DS: There is a strong criticism in Washington about the Turkish government's mass dismissals. What should the government do if the state bureaucracy is invaded by these Gülenist operatives other than suspend them?

JJ: The answer is, if you accept that fact, I do and everybody in Washington does, and then yes, the government has to cleanse the bureaucracy. The problem is there is a very deep principle in the U.S. of freedom of information. The only law with elements of proof defined in the constitution is the law on treason, which requires two independent witnesses to be prosecuted. And the reason is from our own experience in the revolution, we knew that is very easy for any government to brand anybody who is not clearly on the side of the government as potentially a member of some other group, some movement or something else. There is great questioning of the rule of law in Turkey. That is a separate issue from the question of whether there is a Gülenist movement, but it is having an effect on people who are working with Turkey.

DS: Do you believe Gülen is leading a cult-like organization?

It is a cult-like organization. It is ruled from the top. We don't know who is at the top. The assumption is Fethullah Gülen, but I don't know whether he is the effective person making decisions. It is not open. So who is a member is secret. And it uses its influence in government; the latest example would be this coup. Another example would be the Sledgehammer case, and we have an example that they prosecuted Turkish spy chief Hakan Fidan for negotiating with the PKK's leader Abdullah Öcalan in 2012, and there is another example – the revelations of corruption against the government back in 2013. These are all politically motivated; they weren't independent actions by the justices. They were done by the movement to go after the opponents of the movement.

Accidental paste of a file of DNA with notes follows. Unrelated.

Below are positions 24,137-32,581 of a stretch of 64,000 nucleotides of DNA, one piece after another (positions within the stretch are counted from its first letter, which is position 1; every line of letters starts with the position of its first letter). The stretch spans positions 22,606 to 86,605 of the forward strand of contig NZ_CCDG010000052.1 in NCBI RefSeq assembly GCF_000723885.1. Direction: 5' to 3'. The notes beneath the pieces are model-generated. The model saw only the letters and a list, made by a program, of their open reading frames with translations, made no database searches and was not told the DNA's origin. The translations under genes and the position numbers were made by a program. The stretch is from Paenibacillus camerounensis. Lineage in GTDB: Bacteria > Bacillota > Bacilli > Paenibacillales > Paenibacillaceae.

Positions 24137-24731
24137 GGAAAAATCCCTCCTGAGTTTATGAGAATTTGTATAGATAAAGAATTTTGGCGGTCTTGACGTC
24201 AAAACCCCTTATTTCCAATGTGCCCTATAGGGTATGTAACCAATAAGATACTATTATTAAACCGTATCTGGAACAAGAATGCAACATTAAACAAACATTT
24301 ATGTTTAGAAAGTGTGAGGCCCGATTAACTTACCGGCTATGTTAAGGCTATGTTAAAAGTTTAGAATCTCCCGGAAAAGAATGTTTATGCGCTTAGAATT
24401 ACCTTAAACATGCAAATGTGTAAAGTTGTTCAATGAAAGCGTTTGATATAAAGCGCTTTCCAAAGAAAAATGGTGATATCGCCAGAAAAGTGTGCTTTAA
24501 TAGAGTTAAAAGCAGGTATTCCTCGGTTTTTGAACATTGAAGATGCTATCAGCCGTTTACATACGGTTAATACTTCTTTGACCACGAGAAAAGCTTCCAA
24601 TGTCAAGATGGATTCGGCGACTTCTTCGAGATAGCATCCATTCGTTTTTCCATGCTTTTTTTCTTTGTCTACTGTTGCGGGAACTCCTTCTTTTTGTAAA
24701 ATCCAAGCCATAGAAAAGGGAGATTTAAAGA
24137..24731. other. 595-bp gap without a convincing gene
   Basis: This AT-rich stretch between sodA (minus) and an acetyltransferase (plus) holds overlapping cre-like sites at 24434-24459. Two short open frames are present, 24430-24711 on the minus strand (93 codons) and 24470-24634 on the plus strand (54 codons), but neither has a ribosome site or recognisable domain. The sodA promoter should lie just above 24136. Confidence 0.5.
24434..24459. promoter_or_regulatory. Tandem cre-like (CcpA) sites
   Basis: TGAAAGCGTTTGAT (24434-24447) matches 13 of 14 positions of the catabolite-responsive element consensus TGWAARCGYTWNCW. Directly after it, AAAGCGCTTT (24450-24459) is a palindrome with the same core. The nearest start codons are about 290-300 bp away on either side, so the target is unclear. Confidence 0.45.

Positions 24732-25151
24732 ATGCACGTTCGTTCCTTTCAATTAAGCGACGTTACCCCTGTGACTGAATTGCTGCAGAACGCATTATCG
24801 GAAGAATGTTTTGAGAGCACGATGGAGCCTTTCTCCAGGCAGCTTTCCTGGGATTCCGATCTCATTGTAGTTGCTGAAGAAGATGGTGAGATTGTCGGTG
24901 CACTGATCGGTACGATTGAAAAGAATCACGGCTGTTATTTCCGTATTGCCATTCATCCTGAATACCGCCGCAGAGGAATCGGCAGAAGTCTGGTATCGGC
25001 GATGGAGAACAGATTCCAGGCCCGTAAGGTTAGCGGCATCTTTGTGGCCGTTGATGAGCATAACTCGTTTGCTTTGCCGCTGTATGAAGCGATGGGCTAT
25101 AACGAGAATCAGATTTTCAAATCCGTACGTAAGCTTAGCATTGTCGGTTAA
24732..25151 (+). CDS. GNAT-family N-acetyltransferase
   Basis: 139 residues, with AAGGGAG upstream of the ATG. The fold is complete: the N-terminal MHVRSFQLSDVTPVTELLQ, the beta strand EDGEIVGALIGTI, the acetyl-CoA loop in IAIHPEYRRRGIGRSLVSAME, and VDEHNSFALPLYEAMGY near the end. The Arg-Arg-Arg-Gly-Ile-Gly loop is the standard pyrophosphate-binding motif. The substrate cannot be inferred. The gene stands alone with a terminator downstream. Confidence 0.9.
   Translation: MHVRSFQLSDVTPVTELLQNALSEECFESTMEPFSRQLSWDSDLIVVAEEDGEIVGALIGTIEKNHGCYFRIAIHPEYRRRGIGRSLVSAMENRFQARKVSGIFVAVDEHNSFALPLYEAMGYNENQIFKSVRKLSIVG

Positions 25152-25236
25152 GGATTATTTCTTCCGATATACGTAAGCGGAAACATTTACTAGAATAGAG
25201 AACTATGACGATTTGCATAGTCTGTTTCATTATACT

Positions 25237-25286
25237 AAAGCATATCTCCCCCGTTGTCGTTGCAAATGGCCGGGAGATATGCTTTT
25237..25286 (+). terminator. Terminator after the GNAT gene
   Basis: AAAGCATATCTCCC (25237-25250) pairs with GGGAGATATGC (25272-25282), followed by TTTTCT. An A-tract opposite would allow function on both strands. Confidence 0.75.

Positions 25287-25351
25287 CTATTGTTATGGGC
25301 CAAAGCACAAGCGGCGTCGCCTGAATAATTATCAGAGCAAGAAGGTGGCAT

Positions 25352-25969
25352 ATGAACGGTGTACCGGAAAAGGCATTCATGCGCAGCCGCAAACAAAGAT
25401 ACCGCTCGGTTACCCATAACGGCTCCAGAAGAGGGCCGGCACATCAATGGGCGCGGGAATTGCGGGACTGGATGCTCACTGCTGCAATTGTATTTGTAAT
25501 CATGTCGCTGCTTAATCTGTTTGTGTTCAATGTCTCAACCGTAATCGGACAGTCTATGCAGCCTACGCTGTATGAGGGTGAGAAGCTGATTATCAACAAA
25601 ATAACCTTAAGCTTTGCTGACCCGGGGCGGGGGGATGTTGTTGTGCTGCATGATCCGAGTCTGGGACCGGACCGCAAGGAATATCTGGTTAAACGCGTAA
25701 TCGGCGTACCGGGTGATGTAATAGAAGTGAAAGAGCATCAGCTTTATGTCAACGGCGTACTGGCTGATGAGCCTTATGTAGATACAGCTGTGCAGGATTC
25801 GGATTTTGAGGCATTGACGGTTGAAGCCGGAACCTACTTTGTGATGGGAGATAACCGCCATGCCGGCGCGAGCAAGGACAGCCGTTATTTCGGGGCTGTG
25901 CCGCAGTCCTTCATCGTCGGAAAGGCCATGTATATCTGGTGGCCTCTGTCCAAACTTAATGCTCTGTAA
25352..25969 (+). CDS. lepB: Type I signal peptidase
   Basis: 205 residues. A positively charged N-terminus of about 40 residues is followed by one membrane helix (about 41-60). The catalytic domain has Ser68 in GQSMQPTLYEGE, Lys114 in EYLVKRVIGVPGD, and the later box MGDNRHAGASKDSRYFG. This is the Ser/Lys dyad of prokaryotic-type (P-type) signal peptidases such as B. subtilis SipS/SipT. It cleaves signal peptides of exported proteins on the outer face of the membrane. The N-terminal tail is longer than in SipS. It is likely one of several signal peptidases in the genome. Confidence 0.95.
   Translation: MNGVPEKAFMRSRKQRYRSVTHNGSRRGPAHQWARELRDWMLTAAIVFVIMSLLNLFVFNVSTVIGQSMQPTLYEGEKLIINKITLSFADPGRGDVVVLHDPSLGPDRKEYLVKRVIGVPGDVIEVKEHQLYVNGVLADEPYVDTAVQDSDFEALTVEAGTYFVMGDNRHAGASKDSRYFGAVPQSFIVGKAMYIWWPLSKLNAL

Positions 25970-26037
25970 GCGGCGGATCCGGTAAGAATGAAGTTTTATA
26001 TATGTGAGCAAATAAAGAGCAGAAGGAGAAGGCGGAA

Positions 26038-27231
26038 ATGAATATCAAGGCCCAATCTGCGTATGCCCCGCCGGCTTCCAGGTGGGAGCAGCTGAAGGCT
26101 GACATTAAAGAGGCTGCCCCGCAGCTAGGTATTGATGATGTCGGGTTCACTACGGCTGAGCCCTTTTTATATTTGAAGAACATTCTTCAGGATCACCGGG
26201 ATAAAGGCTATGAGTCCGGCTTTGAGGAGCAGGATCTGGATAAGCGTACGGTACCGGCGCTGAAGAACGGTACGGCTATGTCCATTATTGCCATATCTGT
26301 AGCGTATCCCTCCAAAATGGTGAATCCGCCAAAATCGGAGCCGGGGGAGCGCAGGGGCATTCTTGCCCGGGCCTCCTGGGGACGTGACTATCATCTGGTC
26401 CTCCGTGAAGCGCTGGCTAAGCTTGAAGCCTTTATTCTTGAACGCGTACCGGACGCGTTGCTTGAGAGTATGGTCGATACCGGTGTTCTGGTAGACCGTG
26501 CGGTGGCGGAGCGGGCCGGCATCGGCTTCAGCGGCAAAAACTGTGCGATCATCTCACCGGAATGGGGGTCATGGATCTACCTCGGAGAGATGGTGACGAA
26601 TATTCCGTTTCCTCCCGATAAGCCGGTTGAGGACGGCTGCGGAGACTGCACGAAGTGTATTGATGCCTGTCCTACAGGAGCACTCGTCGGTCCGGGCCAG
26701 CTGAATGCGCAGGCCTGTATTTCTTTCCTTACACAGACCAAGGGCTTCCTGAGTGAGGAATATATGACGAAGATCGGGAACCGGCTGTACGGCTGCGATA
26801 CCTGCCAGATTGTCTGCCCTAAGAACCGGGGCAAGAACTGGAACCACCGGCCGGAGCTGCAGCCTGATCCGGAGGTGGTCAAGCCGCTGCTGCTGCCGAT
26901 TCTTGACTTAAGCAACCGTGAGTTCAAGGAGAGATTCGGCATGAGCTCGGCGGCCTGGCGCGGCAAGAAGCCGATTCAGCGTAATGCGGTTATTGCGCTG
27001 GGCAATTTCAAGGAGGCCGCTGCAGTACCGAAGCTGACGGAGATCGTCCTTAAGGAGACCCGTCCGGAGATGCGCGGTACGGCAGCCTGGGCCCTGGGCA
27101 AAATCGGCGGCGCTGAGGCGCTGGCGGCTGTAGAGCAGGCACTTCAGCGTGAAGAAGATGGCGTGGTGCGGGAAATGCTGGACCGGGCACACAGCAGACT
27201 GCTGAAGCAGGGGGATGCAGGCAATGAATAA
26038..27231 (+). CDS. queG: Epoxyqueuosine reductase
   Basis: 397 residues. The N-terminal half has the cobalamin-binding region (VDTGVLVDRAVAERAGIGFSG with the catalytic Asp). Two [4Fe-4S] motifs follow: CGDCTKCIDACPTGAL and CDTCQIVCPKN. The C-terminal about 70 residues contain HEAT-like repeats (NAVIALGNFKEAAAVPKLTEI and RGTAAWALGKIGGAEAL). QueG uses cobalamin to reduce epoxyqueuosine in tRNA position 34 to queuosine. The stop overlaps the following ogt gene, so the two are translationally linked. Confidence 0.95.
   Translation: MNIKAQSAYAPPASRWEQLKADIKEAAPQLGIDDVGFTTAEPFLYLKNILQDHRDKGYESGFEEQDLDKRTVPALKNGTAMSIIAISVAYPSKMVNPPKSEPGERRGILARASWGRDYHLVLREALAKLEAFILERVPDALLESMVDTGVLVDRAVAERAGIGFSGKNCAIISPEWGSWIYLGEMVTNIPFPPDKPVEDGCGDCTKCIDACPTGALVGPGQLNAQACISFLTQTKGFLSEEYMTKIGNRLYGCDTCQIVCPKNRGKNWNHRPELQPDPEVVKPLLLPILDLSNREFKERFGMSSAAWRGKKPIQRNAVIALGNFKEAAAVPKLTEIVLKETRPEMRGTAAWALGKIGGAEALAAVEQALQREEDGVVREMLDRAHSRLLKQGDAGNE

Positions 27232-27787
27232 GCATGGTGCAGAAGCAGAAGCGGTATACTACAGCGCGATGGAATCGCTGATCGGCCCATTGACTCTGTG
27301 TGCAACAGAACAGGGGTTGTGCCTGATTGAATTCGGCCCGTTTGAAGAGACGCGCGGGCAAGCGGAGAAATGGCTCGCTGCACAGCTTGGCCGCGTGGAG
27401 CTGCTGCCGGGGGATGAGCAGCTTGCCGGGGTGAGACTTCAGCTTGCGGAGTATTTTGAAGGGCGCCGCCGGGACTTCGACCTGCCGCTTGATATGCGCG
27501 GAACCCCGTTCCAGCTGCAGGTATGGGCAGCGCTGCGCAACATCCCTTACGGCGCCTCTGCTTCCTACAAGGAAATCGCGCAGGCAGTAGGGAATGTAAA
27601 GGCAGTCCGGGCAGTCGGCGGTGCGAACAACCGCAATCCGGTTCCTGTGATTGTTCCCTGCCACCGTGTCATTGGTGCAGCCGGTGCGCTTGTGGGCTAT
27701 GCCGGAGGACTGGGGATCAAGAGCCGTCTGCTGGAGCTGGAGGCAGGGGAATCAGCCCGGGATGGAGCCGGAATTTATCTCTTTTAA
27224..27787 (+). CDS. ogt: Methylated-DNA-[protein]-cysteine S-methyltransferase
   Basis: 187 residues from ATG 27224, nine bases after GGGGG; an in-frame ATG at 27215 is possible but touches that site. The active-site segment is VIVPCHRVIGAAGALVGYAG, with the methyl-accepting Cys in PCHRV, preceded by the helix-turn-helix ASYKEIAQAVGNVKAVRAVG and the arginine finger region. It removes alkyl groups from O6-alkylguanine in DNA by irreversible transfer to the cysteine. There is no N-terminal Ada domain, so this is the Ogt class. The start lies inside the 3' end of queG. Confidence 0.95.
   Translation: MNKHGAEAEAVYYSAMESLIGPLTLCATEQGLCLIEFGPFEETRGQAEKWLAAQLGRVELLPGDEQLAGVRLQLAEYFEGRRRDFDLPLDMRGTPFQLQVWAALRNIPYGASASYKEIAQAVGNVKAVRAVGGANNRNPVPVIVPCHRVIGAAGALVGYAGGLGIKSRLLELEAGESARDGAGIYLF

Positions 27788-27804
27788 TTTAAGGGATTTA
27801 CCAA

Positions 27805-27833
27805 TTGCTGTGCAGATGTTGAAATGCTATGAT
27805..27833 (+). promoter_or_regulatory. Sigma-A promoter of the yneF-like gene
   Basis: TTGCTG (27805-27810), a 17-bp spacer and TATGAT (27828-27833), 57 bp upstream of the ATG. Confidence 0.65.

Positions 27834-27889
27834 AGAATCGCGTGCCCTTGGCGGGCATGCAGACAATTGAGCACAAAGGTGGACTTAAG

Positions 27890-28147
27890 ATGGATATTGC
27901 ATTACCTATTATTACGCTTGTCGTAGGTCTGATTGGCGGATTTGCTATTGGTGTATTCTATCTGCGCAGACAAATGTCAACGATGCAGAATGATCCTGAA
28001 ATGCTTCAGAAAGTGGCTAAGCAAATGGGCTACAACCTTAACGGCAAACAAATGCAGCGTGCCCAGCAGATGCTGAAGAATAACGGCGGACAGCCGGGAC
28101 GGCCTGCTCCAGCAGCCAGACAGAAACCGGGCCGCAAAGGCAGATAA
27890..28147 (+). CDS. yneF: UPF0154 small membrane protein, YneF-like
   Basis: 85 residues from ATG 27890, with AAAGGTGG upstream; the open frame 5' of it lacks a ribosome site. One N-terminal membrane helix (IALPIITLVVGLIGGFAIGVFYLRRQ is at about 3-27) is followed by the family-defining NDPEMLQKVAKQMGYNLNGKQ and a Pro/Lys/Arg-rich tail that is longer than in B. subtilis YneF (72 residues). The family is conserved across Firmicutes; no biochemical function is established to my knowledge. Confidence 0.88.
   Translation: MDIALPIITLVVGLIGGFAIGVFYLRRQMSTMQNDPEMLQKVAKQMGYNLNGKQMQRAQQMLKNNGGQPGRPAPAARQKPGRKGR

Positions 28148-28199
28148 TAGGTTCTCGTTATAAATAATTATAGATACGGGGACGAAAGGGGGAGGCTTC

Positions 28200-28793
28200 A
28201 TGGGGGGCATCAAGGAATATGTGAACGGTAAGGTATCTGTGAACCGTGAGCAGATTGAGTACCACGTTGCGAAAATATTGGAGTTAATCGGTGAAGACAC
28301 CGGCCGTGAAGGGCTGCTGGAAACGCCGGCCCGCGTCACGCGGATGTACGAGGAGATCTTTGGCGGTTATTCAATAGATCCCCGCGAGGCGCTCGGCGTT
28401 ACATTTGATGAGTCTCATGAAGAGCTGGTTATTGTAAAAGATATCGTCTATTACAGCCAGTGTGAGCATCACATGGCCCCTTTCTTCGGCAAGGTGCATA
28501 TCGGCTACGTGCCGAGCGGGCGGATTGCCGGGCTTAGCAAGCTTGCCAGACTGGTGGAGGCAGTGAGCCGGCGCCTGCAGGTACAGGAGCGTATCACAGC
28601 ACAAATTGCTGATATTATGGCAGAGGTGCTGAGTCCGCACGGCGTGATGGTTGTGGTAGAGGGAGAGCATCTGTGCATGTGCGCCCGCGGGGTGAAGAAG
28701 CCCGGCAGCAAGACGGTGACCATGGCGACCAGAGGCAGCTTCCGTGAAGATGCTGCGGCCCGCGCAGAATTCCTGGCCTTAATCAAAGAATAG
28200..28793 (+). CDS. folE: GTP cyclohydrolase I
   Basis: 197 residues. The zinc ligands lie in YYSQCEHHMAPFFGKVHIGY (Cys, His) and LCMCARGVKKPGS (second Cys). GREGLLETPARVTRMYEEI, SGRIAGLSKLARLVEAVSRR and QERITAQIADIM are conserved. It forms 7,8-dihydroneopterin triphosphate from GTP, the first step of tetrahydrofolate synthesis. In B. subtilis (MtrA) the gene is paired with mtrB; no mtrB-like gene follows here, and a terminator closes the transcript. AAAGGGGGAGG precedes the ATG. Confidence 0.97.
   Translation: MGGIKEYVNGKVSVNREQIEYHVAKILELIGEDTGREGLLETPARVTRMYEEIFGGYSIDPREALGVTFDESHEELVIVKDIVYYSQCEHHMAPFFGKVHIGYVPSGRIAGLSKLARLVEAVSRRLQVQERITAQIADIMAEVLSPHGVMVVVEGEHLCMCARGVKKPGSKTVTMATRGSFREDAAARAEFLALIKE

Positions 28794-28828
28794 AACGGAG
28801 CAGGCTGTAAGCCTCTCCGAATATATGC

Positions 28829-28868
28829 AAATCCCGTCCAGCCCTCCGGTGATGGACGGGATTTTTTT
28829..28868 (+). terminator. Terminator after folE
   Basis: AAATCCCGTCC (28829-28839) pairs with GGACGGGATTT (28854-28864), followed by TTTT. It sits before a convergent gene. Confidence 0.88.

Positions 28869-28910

DS: There is a spat between Turkey and the U.S. on Gülen's extradition. Is there a possibility that it could risk the Turkish-American partnership and alliance?

I don't think the alliance would break down, but I think the alliance would be damaged. Many Turks who support President Erdoğan believe we should put Gülen on a plane. If he has to be sent anywhere, it can't be government action. It has to be by a court order. It can take a while. That might be a good thing for Turkey because right now nobody in America will send anybody to a country whose judicial system is in total uproar. Nobody knows whether you can get a fair trial when thousands of judges and prosecutors have been removed. It is total confusion. So a little bit of time is good. The constant attacks on the United States should stop. Yet we keep getting these aggressive comments. It is very troubling for the U.S. Damage to the relationship is not something America does and Turkey decides, damage to the relationship can also be something Turkey does and America decides.

DS: Is there anything that the U.S. could do while we wait for Gülen's extradition?

The U.S. government could make Gülen's life very difficult. It could start to monitor Gülen, and it could become difficult for him to manage his actions. It could also prevent people from visiting him. And similar steps could be taken with administrative actions.